Rich Galen
What's good for General Motors is no longer good for America - if it ever was. In fact, it is not even clear the General Motors period is good for America.

Since last spring when you and I poured $52 billion into GM they have accomplished the impossible: More chief executive officers have been fired by GM this than Daniel Snyder has fired Redskins head coaches.

Arguing with Idiots By Glenn Beck

In a big hoo-hah announcement a couple of weeks ago, GM announced that in spite of the fact it had lost $1.1 billion in the third quarter of this year, it would make a payment on the $6.7 billion we lent them - as opposed to the other $46 billion which represents our owning 60-something percent of the company.

I am not that terrific at high finance or sophisticated accounting practices, so I wondered how a company, which was bankrupt, could lose $1.1 billion and still say it was going to repay its debt ahead of schedule.

Well, the answer is easy. According to the Associated Press in a November 16 piece:

The automaker will draw on about $13 billion that remains deposited in escrow by the government to help make the payments.

See? This is why you and I will never own car companies. Who among us would have had the audacity - or chutzpah - to use part of the money we got from the U.S. government to pay the U.S. government back?

Earlier this week the GM board fired its second CEO of 2009, Fritz Henderson, pretty suddenly. Seems he couldn't sell off GM assets fast enough. The Saturn deal had fallen through and then the Opel sale collapsed, and no one even wanted to talk seriously about buying Saab.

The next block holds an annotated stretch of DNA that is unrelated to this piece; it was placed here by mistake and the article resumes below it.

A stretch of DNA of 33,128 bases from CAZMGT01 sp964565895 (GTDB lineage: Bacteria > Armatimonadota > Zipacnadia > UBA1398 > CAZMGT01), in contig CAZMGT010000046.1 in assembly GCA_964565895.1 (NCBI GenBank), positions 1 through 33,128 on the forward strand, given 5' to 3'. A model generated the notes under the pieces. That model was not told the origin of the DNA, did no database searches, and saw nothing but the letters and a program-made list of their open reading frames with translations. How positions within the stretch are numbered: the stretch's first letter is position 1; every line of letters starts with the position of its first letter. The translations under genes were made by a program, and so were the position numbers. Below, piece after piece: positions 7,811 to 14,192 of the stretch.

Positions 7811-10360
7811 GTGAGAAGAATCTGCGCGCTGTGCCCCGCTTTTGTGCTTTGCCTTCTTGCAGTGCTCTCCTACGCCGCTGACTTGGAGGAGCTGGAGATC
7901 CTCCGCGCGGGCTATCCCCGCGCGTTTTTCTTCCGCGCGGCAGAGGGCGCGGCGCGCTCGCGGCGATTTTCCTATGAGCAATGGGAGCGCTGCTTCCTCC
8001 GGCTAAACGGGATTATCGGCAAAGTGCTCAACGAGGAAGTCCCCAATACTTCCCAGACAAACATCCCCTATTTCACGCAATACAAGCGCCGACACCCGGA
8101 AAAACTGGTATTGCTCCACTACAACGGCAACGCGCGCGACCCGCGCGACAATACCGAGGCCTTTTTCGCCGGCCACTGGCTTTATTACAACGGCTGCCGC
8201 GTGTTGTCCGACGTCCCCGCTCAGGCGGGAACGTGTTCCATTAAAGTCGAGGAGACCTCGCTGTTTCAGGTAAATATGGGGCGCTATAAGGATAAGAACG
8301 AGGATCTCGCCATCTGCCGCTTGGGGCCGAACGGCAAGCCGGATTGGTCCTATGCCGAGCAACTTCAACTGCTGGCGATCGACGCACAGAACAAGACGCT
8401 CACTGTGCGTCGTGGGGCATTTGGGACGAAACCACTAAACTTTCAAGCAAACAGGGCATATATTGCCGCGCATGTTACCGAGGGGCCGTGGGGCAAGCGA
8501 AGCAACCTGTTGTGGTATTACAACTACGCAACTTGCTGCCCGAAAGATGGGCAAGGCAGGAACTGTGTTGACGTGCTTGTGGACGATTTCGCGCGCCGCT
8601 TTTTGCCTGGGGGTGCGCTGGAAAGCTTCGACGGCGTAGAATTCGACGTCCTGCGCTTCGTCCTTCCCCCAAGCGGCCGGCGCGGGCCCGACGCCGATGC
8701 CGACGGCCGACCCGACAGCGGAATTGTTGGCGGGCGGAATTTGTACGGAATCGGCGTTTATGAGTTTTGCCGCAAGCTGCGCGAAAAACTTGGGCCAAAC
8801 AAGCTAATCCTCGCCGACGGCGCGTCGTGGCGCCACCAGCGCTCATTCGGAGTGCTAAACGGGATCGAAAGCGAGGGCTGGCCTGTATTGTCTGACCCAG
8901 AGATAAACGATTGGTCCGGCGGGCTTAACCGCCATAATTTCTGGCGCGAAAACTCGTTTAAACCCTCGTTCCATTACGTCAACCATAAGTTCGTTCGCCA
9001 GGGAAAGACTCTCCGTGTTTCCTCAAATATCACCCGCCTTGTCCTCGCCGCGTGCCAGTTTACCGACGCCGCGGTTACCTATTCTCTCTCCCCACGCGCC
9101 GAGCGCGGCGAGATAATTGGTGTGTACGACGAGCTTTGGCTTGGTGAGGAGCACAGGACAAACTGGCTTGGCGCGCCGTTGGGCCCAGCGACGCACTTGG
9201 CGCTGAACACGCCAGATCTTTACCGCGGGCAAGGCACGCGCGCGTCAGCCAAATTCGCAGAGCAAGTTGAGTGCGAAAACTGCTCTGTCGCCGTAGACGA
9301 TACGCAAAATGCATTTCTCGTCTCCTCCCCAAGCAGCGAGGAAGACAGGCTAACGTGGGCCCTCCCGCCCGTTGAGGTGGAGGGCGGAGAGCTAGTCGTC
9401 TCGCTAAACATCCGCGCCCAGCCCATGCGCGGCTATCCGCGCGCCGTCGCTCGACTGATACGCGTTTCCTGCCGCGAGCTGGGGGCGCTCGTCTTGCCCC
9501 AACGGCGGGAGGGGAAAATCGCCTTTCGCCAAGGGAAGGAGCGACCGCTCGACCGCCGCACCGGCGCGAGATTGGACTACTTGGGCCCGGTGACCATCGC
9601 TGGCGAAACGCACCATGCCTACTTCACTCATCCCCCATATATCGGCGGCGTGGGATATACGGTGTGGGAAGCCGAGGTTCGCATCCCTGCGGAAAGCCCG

Ok, so, that's yesterday's (or at least Tuesday's) news. Last night's news was that GM was selling off some more assets - actually giving away assets - to China.

GM and the Shanghai Automotive Industry Corporation (S.A.I.C. which must annoy the dickens out of the US engineering and defense contracting firm Science Applications International Corporation, better known as …SAIC) have had a 50-50 deal.

Follow me here. GM has a big subsidiary in South Korea called Daewoo. Daewoo, according to the NY Times, "lost $2 billion last year on a bad bet on financial derivatives based on the Korean won (which is the Korean unit of currency).

GM's subsidiary in India is also hemorrhaging money, so GM sold half of that business to S.A.I.C.

Because the geniuses in Detroit were busy running the mother ship into bankruptcy, there was no money available to bail out Daewoo there, so GM had to go looking for handouts elsewhere.


Rich Galen

Rich Galen has been a press secretary to Dan Quayle and Newt Gingrich. Rich Galen currently works as a journalist and writes at Mullings.com.